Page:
Idealized Childhoods

piKing kidsIf Charles Dickens was alive today, I think he would agree: childhood doesn’t have to be
the best time of life

People like to think that childhood is the best time of life. They see children as being carefree and happy. This has always made me uncomfortable. As I read the first chapters of Charles Dickens’s Great Expectations, I couldn’t help but thinking that many people have forgotten how painful, frustrating and disempowering the life of a child can be. In the opening chapters of Dickens’s story, Pip, a 6-year-old boy, steals food from his own family to fulfill a promise he was coerced into making by an escaped convict. Dickens does a wonderful job of depicting the first-person experience of Pip’s anxiety as he unwillingly commits the crime. Pip—like most children—is fully aware of the difference between right and wrong and yet he has no power to decide for himself, as we see in this passage from Dickens:

Conscience is a dreadful thing when it accuses man or boy; but when, in the case of a boy, that secret burden co-operates with another secret burden down the leg of his trousers [the stolen piece of meat], it is (as I can testify) a great punishment. The guilty knowledge that I was going to rob Mrs. Joe [his sister]… almost drove me out of my mind. Then, as the marsh winds made the fire glow and flare, I thought I heard the voice outside, of the man with the iron on his leg who had sworn me to secrecy, declaring that he couldn’t and wouldn’t starve until to-morrow, but must be fed now. At other times, I thought, What if the young man who was with so much difficulty restrained from imbruing his hands in me should yield to a constitutional impatience, or should mistake the time, and should think himself accredited to my heart and liver to-night, instead of tomorrow! If ever anybody’s hair stood on end with terror, mine must have done so then. But, perhaps, nobody’s ever did?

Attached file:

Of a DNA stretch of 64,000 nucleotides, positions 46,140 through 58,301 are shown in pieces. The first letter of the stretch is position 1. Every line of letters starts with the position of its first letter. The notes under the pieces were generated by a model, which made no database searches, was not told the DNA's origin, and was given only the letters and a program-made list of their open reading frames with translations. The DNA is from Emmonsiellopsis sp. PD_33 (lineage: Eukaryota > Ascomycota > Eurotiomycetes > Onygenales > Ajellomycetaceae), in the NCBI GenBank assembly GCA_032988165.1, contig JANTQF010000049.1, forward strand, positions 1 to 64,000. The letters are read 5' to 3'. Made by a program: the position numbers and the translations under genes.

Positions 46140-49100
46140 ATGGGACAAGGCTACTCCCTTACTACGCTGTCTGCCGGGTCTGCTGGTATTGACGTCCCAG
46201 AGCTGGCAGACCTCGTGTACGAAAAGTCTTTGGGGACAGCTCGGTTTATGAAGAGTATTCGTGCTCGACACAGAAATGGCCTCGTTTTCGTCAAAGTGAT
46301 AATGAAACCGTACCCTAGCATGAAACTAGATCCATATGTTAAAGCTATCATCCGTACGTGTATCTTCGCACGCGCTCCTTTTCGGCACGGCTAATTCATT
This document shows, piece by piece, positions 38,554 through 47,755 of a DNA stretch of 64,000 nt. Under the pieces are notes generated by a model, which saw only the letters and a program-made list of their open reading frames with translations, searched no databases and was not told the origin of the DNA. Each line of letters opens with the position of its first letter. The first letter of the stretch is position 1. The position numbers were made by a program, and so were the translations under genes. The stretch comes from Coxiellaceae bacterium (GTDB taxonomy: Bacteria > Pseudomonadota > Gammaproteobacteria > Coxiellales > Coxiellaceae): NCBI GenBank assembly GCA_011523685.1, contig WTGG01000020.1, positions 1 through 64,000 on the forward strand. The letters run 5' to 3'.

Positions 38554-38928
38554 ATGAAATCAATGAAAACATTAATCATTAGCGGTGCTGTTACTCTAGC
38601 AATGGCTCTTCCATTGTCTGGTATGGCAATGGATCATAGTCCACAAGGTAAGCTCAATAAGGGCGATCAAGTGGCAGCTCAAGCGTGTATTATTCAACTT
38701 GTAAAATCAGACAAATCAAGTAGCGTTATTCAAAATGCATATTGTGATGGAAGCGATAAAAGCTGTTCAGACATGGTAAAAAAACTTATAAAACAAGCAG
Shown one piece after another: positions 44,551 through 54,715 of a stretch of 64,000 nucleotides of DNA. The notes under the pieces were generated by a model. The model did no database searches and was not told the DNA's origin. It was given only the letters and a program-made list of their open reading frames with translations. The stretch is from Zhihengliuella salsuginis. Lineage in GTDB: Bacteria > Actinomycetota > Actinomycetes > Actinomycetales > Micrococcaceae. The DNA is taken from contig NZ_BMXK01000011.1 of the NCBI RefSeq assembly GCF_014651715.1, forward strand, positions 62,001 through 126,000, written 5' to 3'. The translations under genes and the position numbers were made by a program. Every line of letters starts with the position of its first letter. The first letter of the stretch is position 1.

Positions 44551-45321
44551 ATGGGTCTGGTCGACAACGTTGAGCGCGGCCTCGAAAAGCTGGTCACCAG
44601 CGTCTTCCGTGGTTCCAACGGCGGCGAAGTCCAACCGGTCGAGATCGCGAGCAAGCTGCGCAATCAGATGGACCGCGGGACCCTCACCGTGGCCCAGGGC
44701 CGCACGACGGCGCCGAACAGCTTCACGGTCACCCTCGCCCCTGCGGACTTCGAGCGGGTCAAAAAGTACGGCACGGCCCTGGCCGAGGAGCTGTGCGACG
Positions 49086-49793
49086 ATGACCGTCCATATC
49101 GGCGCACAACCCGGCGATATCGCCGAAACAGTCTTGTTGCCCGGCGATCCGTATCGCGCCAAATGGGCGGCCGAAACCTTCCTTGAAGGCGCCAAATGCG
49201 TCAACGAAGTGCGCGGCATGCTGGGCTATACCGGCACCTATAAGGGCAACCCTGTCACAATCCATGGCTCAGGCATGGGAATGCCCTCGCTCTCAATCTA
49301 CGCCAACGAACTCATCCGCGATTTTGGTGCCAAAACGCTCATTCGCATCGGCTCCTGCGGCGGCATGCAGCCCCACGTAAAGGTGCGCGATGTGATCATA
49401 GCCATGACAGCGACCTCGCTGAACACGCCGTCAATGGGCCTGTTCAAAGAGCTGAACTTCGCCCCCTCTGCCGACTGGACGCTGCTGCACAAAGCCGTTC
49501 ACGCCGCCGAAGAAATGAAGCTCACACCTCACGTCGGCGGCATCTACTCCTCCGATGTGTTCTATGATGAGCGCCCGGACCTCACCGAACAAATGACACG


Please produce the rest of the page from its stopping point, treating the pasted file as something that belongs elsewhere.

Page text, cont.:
Pip’s problems, both real and imagined, are all real to Pip. Maybe adults, in thinking of childhood, forget that children’s problems are real to them. Maybe nostalgia is just that: forgetting the first-person experience one had. But wouldn’t it be better to begin taking childhood—and every other stage in life—for what it is? As one anonymous blogger put it, “chances are you faced frustrations and anxieties then, just as you do now.”

—Alexia Raynal, Zeteo Managing Editor


Illustration for the Guardian by Neal Fox, “Digested Read: Great Expectations by Charles Dickens

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